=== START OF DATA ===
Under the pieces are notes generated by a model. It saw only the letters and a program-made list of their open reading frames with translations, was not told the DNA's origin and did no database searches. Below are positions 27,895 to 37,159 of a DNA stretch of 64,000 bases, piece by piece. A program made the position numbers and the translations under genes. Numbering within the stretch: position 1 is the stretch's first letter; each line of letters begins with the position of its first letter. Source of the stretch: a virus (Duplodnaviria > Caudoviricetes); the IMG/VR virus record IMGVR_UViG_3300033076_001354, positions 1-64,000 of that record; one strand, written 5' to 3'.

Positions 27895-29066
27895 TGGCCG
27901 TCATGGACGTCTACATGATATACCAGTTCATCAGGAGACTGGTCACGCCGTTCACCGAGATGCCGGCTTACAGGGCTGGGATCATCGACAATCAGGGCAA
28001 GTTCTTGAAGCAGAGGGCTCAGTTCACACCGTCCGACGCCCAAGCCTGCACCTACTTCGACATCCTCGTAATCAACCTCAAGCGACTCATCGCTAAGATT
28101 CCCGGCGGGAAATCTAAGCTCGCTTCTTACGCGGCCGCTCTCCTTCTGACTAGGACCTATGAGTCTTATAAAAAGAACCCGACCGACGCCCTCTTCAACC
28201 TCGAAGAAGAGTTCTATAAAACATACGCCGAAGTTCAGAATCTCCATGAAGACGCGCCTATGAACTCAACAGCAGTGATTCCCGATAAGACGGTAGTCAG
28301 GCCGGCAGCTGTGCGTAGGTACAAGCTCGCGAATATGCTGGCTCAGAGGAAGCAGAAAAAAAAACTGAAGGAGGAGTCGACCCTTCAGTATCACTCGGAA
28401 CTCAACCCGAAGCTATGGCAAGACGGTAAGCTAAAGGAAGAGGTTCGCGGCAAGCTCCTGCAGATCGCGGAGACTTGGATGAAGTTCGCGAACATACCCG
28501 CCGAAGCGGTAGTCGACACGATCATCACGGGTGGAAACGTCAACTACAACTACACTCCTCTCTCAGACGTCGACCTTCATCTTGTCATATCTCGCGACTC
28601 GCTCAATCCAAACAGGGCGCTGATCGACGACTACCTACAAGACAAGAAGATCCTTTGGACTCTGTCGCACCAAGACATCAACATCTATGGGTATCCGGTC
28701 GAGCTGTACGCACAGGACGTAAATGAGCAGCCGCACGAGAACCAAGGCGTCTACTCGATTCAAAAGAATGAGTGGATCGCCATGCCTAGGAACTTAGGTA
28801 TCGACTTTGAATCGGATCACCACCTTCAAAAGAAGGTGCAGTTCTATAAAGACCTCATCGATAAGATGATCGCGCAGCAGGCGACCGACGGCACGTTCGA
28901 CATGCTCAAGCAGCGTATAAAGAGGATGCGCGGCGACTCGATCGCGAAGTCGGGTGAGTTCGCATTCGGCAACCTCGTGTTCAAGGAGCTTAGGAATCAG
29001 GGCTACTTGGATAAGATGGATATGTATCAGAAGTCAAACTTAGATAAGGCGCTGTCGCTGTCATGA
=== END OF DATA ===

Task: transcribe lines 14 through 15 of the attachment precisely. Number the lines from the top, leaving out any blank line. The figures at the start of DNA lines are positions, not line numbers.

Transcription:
28901 CATGCTCAAGCAGCGTATAAAGAGGATGCGCGGCGACTCGATCGCGAAGTCGGGTGAGTTCGCATTCGGCAACCTCGTGTTCAAGGAGCTTAGGAATCAG
29001 GGCTACTTGGATAAGATGGATATGTATCAGAAGTCAAACTTAGATAAGGCGCTGTCGCTGTCATGA